Letters to the Editor

Letter: No voice for students in Cedar debate

To the editor:

After Wednesday’s extenuated council meeting (regarding Cedar Avenue property), while driving home I felt hopeless. So hopeless in fact that it almost brought me to tears.

The council decision was deferred to April 18 when the final decision will be made.

I was one of few young persons at the hearing and I now realize why. The public’s opinion doesn’t matter and I believe the youth of today know this. There is a lack of awareness throughout campuses of city plans, more so an unappreciated value of student body opinions and there are no persons who will actually represent that student body.

What has the city done that has effectively made our student body aware? In my past two years of studies at Okanagan College, never have I heard about any city plans or different proposals. This goes back to high school as well. What would make a student body care?

Unfortunately the city hasn’t answered this question, as I have not seen, as a high school student and an Okanagan College marketing student, any signs of following the growing trends of social media and technologies to make our future generations informed.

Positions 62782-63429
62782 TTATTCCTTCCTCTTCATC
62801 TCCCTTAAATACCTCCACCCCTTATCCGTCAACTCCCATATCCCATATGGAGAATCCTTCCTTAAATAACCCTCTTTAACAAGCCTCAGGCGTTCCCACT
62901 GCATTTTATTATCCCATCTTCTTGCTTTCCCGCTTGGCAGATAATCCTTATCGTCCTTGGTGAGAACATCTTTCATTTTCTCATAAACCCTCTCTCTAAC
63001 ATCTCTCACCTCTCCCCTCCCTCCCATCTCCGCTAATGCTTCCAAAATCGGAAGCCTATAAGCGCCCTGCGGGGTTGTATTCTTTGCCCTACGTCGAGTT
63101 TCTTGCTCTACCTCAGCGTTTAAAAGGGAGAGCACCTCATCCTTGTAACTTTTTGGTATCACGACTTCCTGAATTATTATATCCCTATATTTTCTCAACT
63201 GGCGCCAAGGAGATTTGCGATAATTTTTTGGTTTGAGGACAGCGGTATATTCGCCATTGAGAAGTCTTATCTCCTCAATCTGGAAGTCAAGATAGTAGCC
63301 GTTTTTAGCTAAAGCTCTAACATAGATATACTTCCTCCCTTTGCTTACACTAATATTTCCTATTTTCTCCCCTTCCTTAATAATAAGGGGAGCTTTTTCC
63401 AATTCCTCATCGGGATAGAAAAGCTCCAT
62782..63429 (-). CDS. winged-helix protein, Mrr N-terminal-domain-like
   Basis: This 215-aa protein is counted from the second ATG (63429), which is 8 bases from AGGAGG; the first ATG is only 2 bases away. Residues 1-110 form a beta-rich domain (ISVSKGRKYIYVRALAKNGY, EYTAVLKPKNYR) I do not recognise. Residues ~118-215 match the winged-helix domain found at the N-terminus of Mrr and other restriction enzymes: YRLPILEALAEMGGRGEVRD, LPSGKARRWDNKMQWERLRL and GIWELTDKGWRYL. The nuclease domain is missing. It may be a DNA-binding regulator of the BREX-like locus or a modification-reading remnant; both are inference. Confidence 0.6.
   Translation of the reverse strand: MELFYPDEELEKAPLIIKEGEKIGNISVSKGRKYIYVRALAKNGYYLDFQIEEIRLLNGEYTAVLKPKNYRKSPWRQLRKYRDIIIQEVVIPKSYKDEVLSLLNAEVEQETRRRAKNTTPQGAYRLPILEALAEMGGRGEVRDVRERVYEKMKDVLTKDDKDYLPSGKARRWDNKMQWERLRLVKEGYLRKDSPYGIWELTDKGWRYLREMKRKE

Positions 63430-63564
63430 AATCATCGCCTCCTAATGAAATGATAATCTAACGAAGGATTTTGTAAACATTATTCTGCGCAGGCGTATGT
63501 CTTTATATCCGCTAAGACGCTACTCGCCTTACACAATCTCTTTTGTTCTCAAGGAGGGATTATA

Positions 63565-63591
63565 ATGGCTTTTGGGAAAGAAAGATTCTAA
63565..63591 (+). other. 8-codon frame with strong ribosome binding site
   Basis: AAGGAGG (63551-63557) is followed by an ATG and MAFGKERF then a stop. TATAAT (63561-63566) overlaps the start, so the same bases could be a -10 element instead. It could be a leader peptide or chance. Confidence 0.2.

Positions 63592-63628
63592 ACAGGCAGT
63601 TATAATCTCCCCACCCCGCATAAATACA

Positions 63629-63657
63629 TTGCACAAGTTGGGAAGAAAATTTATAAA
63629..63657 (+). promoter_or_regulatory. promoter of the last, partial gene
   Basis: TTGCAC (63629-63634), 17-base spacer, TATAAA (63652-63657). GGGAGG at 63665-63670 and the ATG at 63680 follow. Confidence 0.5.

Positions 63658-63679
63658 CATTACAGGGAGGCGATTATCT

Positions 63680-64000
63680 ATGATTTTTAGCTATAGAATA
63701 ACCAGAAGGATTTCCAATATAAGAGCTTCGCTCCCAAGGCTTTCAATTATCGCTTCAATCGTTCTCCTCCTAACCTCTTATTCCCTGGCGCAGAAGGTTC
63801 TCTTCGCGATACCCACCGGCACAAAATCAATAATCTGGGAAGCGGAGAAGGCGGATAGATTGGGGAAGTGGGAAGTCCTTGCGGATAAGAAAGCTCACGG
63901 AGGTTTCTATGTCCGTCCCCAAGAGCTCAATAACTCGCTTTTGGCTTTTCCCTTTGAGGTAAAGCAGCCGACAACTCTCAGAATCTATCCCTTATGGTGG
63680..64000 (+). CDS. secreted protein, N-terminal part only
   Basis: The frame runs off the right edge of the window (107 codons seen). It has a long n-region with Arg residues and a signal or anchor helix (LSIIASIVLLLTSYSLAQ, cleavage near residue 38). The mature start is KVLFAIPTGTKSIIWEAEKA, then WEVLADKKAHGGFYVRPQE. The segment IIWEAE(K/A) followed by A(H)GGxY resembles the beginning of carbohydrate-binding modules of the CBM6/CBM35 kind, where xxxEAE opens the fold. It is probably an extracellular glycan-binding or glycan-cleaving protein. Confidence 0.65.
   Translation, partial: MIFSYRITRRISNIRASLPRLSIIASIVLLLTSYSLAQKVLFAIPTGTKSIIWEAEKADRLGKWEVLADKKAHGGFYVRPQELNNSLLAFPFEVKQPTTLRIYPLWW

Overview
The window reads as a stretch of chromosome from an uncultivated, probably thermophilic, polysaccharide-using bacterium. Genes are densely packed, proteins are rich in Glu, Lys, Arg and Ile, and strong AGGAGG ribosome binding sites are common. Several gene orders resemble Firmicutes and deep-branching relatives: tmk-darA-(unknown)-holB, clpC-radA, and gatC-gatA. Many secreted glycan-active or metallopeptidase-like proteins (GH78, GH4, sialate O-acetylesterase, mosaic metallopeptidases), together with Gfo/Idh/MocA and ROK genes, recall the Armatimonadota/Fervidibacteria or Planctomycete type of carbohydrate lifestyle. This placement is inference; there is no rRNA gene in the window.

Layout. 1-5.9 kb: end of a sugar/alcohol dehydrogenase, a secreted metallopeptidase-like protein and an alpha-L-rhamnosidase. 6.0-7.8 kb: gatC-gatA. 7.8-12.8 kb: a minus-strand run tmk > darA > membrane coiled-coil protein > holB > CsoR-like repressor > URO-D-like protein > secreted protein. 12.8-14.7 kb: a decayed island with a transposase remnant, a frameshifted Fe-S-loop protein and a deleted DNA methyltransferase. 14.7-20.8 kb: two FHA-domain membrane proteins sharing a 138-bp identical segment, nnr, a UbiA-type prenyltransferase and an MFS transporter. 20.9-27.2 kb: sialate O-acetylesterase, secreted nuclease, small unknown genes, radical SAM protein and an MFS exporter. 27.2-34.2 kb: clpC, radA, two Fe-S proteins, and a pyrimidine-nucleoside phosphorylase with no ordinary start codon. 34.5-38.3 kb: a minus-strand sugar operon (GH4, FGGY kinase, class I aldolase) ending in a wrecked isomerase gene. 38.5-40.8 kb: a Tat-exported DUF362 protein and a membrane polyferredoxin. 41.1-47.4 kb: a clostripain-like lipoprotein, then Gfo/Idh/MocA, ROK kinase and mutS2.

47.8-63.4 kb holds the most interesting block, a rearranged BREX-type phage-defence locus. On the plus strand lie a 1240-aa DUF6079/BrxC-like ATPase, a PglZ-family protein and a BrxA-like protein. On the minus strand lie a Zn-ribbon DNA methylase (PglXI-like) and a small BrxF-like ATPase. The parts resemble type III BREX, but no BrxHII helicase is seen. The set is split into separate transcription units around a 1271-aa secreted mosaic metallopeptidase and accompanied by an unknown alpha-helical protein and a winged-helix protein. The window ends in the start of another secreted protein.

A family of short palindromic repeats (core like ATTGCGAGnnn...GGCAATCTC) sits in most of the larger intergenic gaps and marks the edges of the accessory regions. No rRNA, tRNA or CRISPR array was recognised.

Another question presented: Does the city care about the values and thoughts of student bodies? Why is it that the city doesn’t come to the campus and present something that directly affects the school?

Of the students that I did talk to, they had no idea of the proposed waterfront building that would replace potential park land. These people I talked to felt that it was a mistake on the city’s part and should embrace the idea of a large open space.

But with those who I spoke to, and though they agreed that there should be park on the waterfront since the city owns it, they still felt that the city does what it wants, how would (a student) have a say?

This attitude is formed because the youth of Kelowna feel under-valued and voiceless. If the city won’t listen to its seasoned citizens, why would the city listen to new ones?

A lack of proper representation of the student bodies of the Kelowna region is visible. Not once has a city representative come to the campus to gather opinions for these past two years.

What do youth expect Kelowna to have for its future? Perhaps that forward thinking is something the city should truly value—fresh young ideas that can help Kelowna grow from the youth of today and become citizens of tomorrow who will want to continue to live in Kelowna.

I truly hope that the city council refuses this proposal and sees that the proposed development is a substantially large mistake.

I want to remind council that if this were to be passed, it would make South Pandosy less desirable and personally encourage me to move to a more accommodating neighbourhoods. It is sad that one would have to consider moving away from their hometown all because the city is only ever taking steps backward.

It will be my goal to inform student bodies of Kelowna of this atrocity that we call the city of Kelowna. You will see more from us.

Brittney Gray,



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